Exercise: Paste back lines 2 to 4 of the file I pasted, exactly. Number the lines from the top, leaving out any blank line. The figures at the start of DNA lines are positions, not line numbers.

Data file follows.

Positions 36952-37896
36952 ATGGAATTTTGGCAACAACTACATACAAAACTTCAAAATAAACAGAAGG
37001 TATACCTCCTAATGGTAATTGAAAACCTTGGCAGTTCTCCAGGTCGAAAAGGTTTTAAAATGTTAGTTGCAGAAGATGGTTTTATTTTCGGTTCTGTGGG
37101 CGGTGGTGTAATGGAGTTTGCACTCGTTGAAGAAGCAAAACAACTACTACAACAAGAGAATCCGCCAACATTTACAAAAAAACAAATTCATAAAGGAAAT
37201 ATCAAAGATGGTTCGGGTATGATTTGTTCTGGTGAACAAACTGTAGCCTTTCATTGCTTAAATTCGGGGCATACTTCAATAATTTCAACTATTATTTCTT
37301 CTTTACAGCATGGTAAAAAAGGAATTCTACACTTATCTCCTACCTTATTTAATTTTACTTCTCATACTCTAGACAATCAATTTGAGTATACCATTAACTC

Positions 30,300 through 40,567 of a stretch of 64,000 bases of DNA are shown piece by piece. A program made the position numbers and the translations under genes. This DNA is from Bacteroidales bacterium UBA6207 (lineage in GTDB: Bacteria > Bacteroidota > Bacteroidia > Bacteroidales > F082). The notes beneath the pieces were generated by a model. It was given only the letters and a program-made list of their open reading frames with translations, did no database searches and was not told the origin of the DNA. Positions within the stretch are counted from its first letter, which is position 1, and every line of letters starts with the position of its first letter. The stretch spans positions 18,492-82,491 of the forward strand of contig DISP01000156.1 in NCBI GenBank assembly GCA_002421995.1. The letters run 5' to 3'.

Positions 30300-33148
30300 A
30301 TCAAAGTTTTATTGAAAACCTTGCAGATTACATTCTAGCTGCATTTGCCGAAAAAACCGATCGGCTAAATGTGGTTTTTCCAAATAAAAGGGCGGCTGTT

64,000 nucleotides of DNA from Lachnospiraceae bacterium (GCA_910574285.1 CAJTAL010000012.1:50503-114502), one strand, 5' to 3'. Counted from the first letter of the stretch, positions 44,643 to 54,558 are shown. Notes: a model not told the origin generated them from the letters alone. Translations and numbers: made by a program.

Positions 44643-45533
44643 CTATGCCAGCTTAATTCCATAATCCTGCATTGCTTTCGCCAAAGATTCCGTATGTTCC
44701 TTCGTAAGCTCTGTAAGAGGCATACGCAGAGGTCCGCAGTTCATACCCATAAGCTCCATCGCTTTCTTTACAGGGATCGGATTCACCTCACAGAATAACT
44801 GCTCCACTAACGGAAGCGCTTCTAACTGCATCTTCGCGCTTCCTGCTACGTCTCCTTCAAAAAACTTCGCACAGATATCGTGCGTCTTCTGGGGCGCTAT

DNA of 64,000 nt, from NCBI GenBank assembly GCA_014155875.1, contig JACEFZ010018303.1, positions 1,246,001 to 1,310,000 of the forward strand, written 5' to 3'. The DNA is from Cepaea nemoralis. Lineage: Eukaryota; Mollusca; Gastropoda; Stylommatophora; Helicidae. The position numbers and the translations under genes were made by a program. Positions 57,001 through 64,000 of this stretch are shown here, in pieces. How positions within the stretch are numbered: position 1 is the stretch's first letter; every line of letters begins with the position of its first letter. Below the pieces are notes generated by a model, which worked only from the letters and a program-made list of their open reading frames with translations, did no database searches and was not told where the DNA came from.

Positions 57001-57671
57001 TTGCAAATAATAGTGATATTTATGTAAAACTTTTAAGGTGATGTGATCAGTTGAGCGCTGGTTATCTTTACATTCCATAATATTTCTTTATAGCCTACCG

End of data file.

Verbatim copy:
36952 ATGGAATTTTGGCAACAACTACATACAAAACTTCAAAATAAACAGAAGG
37001 TATACCTCCTAATGGTAATTGAAAACCTTGGCAGTTCTCCAGGTCGAAAAGGTTTTAAAATGTTAGTTGCAGAAGATGGTTTTATTTTCGGTTCTGTGGG
37101 CGGTGGTGTAATGGAGTTTGCACTCGTTGAAGAAGCAAAACAACTACTACAACAAGAGAATCCGCCAACATTTACAAAAAAACAAATTCATAAAGGAAAT